Conventional wisdom has it that the construction of neck joint of the instrument influences the sustain of the instrument. Neck through construction (for electric guitars and basses) is considered to offer the best sustain, followed by set neck (i.e. glued on) construction. Bolt-on necks are considered to offer the worst sustain. A recent experiment in this area suggests that this order may be backwards and that folks can't hear the difference in sustain based on neck joint type anyway.
Last updated: January 22, 2019
Although the connection between neck joint type and instrument sustain is usually mentioned in the context of solid body electric guitars, it is often mentioned when speaking of acoustic guitars as well. I could find no formal research on this subject at all - no instrumentation and measurement studies, no formal listening evaluations. A recent study performed power analysis, spectrographic analysis, and listening evaluation on a series of purpose-built instruments. The study was based on only a small population of instruments but it was reasonably well controlled. The power analysis results suggest that the relationship between sustain and neck joint type is the reverse of the conventional wisdom on the subject. Longest sustain was associated with bolt-on necks and shortest sustain with neck through construction. The study also included listening evaluations of recordings of single notes. Subjects could not detect differences in sustain among neck through, set neck and bolt-on neck configurations.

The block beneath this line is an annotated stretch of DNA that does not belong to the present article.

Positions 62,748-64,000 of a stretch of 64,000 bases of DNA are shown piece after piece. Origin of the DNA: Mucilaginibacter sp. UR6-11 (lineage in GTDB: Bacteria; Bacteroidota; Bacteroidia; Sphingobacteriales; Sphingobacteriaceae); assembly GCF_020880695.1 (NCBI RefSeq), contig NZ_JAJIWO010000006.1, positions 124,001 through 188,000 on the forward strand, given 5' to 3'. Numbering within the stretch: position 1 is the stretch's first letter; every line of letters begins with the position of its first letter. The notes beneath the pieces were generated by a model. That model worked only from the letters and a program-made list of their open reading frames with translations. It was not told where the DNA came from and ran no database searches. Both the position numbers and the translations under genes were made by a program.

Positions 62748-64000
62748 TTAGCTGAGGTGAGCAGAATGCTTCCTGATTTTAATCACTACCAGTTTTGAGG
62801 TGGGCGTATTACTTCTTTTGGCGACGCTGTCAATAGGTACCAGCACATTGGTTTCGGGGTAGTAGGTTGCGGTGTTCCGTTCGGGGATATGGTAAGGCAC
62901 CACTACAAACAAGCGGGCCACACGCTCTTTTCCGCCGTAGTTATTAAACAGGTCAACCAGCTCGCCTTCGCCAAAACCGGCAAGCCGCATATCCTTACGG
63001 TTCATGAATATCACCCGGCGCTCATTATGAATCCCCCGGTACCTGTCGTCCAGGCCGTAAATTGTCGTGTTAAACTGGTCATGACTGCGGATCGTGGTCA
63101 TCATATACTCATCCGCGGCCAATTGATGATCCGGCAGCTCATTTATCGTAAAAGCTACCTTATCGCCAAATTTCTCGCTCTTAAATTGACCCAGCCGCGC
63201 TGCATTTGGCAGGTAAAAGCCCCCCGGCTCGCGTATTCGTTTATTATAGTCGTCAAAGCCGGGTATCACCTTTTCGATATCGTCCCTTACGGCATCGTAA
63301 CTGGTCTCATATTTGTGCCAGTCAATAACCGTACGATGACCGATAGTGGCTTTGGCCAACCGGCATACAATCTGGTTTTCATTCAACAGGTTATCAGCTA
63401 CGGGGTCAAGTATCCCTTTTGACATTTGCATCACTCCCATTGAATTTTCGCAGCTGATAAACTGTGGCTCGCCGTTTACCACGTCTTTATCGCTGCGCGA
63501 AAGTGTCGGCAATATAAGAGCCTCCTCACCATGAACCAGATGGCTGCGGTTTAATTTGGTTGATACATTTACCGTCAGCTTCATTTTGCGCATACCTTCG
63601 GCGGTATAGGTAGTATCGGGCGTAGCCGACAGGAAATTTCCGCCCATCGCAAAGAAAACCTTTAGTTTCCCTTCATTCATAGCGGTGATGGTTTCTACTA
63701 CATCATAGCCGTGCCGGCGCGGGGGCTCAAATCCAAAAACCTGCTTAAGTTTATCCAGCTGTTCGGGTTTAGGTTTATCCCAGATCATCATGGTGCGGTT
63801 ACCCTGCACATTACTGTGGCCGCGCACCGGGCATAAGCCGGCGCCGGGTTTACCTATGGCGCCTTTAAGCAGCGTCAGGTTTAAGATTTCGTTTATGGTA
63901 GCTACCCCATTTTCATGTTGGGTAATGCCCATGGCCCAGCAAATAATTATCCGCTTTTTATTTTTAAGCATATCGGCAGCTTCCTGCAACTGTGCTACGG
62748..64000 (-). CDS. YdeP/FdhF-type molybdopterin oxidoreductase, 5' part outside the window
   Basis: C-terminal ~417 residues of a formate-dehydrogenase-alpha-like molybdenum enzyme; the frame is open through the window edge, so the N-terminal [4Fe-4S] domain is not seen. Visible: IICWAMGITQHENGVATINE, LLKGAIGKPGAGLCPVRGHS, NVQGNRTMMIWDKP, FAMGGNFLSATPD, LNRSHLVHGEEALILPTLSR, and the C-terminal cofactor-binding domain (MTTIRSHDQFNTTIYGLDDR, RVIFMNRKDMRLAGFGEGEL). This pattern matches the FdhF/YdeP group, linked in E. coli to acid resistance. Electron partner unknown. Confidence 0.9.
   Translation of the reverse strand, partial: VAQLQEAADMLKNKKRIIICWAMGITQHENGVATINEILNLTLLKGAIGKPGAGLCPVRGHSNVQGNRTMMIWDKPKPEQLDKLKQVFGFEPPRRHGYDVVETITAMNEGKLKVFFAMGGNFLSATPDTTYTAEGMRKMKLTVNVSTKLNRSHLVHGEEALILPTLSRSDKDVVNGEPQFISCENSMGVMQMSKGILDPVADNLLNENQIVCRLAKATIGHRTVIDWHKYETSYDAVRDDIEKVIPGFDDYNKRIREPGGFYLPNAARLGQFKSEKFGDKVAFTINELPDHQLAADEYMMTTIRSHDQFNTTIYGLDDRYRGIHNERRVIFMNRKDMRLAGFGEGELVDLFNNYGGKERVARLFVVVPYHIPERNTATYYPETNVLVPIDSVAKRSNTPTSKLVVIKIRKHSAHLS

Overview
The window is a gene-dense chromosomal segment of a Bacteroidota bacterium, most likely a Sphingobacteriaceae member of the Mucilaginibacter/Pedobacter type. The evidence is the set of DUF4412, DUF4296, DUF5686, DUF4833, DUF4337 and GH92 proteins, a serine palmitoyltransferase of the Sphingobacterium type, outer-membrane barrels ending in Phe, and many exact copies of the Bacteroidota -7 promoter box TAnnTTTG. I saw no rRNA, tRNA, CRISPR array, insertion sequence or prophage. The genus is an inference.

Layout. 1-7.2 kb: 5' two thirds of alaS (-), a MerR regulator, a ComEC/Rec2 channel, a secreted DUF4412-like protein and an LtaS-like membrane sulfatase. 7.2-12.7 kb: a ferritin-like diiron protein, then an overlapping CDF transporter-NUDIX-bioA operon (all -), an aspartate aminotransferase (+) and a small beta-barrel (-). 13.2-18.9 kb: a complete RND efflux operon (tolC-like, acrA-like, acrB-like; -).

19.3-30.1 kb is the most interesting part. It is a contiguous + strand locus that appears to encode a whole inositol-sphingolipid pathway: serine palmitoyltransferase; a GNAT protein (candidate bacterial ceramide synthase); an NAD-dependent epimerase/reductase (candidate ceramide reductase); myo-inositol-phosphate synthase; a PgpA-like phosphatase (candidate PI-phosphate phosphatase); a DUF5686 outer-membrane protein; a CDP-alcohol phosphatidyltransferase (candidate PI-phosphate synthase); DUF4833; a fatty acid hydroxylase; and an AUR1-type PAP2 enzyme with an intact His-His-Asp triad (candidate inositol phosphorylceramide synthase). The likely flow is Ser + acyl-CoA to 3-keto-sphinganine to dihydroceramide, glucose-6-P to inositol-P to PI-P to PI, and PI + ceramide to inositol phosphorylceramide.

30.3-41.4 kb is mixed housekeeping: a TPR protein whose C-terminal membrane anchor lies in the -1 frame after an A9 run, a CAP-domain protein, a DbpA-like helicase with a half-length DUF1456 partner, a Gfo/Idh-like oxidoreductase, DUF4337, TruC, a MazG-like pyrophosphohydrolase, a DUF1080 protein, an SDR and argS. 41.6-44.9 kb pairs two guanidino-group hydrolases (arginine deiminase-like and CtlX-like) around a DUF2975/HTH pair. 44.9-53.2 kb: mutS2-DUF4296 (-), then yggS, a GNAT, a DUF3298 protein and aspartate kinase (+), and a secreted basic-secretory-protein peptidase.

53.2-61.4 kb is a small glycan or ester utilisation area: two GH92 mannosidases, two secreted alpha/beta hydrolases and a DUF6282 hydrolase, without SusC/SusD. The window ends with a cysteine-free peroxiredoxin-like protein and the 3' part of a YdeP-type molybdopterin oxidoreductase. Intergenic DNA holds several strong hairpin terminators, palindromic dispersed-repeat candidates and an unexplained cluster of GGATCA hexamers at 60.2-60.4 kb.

Although limited in scope, this study does suggest that correlation between sustain and neck joint type may not be of practical significance.
1. Mottola, R.M. “Sustain and Electric Guitar Neck Joint Type”
American Lutherie #91, 2007, p. 52.